Do as little as possible.
That’s the golden rule of writing less CSS.
Do as little as possible for as long as possible. Whatever your project is, you always want to capitalize on its early greenfield state.
Stop hassling your CSS. Out of any language on the internet, CSS is the most chopped up and roughed up.
It’s fine to just leave your CSS as-is, without subjecting it to anything like optimizing or minifying. There’s probably an image on your homepage that dwarfs your CSS file in size.
It’s just friction. For everyone involved in the process. For the user. For your future self. For the digital archaeologist digging up your site in 3,000 years.
Part of doing as little as possible is having a tolerance for things like inline styles. Sometimes a quick adjustment in the markup is fine. Yes, it’s not a best practice. But instances of it are really easy to find in a codebase. It’s an okay practice. Sometimes it’s good enough.
Most people hate inline styles because they’ve been stung by an inline style that they didn’t know to look for. But if you’re okay with them then you know to look for them. Treat them like a red flag thrown up by non-CSS-writers on your project. If they’re used right they do end up saving everyone time.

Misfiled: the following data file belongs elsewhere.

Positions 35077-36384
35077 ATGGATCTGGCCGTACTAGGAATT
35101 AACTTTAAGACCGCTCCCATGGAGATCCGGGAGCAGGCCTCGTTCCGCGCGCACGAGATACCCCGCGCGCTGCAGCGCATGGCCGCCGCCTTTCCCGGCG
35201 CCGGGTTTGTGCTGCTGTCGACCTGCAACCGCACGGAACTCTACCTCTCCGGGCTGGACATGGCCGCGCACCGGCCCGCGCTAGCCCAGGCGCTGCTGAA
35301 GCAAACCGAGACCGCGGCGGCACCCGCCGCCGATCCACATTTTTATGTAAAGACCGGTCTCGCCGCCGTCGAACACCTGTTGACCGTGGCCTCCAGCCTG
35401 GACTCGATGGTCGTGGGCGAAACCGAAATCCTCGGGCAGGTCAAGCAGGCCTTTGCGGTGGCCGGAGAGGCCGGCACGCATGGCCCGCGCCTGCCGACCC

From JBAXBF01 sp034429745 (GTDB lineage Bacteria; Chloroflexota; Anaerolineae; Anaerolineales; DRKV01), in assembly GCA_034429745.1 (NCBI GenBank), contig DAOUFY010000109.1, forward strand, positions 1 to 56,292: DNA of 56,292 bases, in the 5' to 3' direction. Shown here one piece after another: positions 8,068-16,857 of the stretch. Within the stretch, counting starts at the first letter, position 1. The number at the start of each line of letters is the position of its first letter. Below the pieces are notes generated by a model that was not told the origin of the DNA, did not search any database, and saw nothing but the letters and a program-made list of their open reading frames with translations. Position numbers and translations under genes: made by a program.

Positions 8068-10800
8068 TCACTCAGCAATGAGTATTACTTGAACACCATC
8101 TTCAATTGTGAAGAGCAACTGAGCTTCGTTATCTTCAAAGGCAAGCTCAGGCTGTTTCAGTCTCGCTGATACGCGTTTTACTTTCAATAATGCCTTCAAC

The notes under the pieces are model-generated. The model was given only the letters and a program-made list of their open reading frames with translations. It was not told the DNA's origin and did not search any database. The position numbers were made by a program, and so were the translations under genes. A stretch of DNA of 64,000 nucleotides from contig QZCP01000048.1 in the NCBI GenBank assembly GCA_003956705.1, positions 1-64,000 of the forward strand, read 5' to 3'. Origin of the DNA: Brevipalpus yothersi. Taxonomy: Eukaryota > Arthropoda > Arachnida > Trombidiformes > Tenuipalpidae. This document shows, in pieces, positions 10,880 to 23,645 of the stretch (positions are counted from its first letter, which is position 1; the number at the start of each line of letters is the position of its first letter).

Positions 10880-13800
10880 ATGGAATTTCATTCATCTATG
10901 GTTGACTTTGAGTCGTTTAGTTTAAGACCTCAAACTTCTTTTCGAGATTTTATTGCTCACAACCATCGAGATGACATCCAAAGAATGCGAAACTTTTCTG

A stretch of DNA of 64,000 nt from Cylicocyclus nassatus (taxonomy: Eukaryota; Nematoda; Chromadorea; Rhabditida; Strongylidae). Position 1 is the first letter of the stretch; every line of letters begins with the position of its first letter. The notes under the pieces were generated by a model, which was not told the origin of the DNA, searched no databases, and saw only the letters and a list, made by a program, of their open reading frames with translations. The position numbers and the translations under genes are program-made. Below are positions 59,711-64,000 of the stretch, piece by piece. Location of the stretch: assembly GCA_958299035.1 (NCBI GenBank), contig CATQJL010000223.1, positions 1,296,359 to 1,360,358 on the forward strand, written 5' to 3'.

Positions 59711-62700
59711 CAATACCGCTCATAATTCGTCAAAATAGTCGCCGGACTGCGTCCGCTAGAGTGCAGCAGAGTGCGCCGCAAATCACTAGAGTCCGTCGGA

Being fussy about inline styles counts as treating CSS as sacred. It’s not, which is why it’s entirely appropriate to just toss something into “style=”.
CASS is designed to work without any workflow past getting CASS. You can’t suck at workflows if you don’t use one. Just like you can’t suck at CSS if you don’t write it. Solved problems are great but avoided problems are even better.
CASS is 8kb. It’s not meant to be minified, gzipped or obfuscated anyway. It’s the whole library and it’s there every time. It’s not just an asset on your site, but an asset to your team.
The Gumroad version contains a secret chapter that spills the dirt on CSS preprocessors, a tech CASS no longer uses.